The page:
WHILE it is good news that Zimbabwe had as of yesterday recorded five coronavirus (COVID-19) recoveries, the next major battle that we have to deal with is managing stigma attached to the virulent disease.
From the case of Ruwa coronavirus survivor Saul Sakudya in which medical staff would not go near him for fear of infection, it is quite clear that there is a lot of stigma associated with COVID-19, and this may bring even more pain than the virus itself to survivors.
It becomes essential, therefore, to ensure that as part of the campaign against COVID-19, people are made aware of the need to avoid stigma in dealing with those that may be infected.
It also speaks to the need to train even health officials dealing with these cases because stigmatising the infected may lead to stress which can consequently open the door to other health challenges.
Stigmatising the infected may have far-reaching consequences. In that particular state, they need more comfort and acceptance given the fear that is associated with the disease, which has killed four people here at home and several thousands in other parts of the world.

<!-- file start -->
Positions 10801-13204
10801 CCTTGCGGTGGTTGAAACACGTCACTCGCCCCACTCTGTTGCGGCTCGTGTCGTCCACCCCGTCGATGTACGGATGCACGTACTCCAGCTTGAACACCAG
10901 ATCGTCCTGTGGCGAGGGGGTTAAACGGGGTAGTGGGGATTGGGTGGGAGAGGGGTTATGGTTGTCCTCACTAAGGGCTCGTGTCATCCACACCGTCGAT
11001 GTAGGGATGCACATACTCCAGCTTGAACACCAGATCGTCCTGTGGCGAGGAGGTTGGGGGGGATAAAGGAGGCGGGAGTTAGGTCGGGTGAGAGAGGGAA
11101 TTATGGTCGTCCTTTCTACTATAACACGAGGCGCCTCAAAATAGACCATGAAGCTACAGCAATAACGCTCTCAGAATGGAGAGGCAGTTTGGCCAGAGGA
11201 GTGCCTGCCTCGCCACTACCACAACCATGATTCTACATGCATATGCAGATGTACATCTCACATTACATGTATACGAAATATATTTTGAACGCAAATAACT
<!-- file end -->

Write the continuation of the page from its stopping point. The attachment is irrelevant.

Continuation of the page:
The unfortunate thing is that the stigma will not only affect the infected individuals, but their families may as well be shunned by other members of the community for fear of infection.
It is, therefore, imperative to educate entire communities where cases are recorded to ensure that they are well-informed about the disease such that they are able to fully embrace the recovered cases.
It can really break an individual apart when their friends and relatives won’t talk to them anymore just because they had been infected with COVID-19.
And, as in the case of Sakudya, it is indeed insensitive for community members to refer to the street leading to his house as Corona Road. This shows a high-level of ignorance and insensitivity, which is highly likely to affect people with family members that have been infected and those that have passed away.
This is indeed a serious issue that needs to be dealt with urgently.
Community members bent on ostracising those that were once infected should also bear in mind that as long as COVID-19 is still in our society, no one is safe.
Anyone can be infected, and the way they treat the infected now is possibly the way they will also be treated.